İYİ (Good) Party leader Meral Akşener claimed that civilians close to the ruling Ak party government are now getting arms training in Konya and Tokat provinces, Sözcü reported on Tuesday.
“We hear that there are arms training camps in Tokat and Konya. This must be investigated. We want to be informed about it. There are rumors that those people will be in charge during elections. They will create a mess if there are undesirable results [for the ruling party] from the elections,” Akşener told Sözcü columnist Saygı Öztürk.
“SADAT is one of those groups… Those groups will pull people into clashes. I’m warning [the government] right now. I want measures to be taken,” she added.
Akşener’s statement came after a recent controversial state of emergency decree that gives immunity to civilians who take part in thwarting coup and terror incidents. Armed civilian groups have become the center of debate after the release of state of emergency decree No. 696 on Dec. 24.
According to Article 121 of the decree regardless of an official title or duties or the lack thereof, people who played a role in the suppression of a failed coup attempt on July 15, 2016 and subsequent events and terrorist activities will be exempt from criminal liability.
Akşener claimed that the ruling Justice and Development Party (AK Party), which is led by President Recep Tayyip Erdoğan, was not relaxed about the upcoming elections and aims to keep the opposition electorate from the ballot boxes by spreading news that fraud will be committed and that armed people will be present at the polling stations.
SADAT A.S. International Defense Consulting was established by 23 retired officers and noncommissioned officers under the leadership of retired Brig. Gen. Adnan Tanrıverdi on Feb. 28, 2012. In 2016, Tanrıverdi was appointed as an adviser to President Erdoğan.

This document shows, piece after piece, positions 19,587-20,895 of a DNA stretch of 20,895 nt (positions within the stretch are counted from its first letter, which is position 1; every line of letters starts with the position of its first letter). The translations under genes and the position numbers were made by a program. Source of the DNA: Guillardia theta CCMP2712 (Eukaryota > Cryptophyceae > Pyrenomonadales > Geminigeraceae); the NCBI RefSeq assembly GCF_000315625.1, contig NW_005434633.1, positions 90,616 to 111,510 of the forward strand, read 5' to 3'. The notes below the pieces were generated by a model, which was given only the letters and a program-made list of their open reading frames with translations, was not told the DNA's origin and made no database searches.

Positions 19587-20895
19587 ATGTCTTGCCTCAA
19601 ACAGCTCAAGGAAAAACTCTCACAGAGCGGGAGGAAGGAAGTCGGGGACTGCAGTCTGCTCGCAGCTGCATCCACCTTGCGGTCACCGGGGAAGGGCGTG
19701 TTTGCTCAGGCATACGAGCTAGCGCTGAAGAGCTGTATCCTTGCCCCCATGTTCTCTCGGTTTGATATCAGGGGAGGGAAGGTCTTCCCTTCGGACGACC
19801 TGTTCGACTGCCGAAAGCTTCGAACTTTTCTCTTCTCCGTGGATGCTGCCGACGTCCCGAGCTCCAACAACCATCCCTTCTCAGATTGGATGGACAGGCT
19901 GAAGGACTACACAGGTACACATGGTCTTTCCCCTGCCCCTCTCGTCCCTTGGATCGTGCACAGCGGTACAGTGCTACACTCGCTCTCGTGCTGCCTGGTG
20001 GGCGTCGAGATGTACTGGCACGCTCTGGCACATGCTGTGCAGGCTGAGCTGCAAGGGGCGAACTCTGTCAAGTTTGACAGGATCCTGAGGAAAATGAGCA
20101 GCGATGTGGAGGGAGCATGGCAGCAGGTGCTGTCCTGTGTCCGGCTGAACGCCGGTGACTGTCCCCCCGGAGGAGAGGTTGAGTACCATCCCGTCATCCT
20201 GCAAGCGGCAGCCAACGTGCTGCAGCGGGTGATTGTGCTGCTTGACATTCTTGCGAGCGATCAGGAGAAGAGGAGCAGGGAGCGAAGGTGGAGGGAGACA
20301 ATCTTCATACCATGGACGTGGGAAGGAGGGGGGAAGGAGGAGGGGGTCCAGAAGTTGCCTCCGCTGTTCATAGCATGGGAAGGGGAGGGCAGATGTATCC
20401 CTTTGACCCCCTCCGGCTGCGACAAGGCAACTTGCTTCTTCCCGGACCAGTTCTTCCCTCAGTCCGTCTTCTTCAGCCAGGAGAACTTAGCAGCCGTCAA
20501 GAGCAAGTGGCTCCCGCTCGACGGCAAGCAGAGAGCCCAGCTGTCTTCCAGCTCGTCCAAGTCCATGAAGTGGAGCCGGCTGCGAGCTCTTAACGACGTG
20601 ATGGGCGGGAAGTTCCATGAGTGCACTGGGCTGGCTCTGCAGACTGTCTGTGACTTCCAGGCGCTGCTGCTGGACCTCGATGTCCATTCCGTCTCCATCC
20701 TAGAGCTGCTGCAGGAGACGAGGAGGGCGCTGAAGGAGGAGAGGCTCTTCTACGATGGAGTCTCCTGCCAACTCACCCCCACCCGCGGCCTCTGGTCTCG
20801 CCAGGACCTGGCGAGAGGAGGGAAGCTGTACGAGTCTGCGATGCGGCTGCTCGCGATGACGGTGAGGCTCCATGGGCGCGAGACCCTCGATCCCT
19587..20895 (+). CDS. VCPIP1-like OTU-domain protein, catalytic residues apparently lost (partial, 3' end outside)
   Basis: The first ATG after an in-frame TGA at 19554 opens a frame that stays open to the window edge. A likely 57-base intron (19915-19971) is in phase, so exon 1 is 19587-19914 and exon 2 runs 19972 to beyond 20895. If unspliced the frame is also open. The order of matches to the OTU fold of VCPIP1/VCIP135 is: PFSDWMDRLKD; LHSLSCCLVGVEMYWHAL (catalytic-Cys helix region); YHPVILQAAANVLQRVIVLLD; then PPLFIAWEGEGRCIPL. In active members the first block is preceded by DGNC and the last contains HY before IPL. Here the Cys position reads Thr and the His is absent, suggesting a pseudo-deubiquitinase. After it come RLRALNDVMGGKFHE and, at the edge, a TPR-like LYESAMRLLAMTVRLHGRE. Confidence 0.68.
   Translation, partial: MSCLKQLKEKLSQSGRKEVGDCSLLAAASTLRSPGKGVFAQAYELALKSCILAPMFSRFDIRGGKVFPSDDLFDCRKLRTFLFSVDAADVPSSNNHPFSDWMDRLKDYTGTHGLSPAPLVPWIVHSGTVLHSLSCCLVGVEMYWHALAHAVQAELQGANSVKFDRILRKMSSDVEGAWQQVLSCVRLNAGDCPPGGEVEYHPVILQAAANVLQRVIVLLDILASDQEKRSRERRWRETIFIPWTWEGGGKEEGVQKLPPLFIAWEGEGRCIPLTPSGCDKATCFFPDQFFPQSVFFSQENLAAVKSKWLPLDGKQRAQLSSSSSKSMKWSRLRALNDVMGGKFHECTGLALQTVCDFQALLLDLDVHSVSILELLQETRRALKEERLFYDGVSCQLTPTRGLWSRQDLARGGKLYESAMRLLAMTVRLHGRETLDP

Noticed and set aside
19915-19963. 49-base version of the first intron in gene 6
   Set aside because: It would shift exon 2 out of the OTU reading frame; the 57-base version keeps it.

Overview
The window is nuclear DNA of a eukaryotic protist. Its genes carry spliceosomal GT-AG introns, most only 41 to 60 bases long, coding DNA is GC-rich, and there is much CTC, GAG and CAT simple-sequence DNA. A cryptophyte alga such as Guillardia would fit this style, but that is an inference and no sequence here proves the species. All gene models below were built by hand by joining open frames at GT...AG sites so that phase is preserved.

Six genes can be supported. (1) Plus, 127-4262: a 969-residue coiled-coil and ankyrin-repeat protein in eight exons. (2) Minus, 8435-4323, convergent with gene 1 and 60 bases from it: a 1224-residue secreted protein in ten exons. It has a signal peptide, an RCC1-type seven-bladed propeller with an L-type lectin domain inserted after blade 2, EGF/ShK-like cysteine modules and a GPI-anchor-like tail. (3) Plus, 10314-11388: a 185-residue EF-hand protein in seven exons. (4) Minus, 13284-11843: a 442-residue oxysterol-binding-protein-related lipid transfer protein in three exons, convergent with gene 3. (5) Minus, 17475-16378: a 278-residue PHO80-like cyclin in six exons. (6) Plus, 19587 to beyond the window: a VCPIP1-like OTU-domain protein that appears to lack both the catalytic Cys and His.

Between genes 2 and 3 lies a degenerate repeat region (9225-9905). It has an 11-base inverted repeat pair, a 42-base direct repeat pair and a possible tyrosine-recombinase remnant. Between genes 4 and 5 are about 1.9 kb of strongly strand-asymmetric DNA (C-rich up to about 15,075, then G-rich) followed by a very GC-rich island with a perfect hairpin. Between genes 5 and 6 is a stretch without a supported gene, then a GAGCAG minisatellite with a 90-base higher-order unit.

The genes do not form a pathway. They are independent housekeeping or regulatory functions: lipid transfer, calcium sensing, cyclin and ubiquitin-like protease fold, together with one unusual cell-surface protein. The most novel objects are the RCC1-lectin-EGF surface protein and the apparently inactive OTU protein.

The main opposition Republican People’s Party (CHP) in 2016 asked the government about the alleged role of SADAT in training Islamic State in Iraq and the Levant (ISIL) members.
The CHP slammed the government over the new decree, saying it paves the way for armed civilian gangs in Turkey.
Kerem Altıparmak, a human rights lawyer from Ankara University, underlined in a tweet that with the new decree the worst human rights violations and all kinds of crimes have been legitimized under the cover of fighting terrorism.
“If you make an innocent protest and someone kills you, he may not be punished. What else could be done to show that the state of law has ended?” said Human rights advocate Ömer Faruk Gergerlioğlu for new decree.
Amid reactions to the new decree, the People’s Special Forces (HÖH), which has been called a militia close to Turkish President Erdoğan by the main opposition party, announced on Dec. 29 that they will take to the streets only if Erdoğan orders them to do so.
In an interview with the Hürriyet newspaper, Fatih Kaya, the head of the HÖH, said they established their organization on Nov. 30, 2016 and have 7,000 members and 22 branches across Turkey including in İstanbul and Ankara.
About a photo taken with President Erdoğan, the HÖH chairman said: “I went there to explain to our President [Erdoğan] that we are in this kind organization. Why are some people annoyed by a photo with a person who was elected by the people?”
Denying claims that they will take to the streets to put down events like the Gezi Park protests of 2013, Kaya said: “We will not go into the streets unless amir al mu’minin [Erdoğan] orders it, like on July 15, 2016.”
Stating that they do not accept people who have photos of themselves posing with guns, about his own photo taken with ammunition and military fatigues in Syria Kaya said: “I am a public worker. I took a six-month unpaid vacation and went to Syria. I helped the Turkmens there. Everyone who goes there poses in military fatigues as I did.”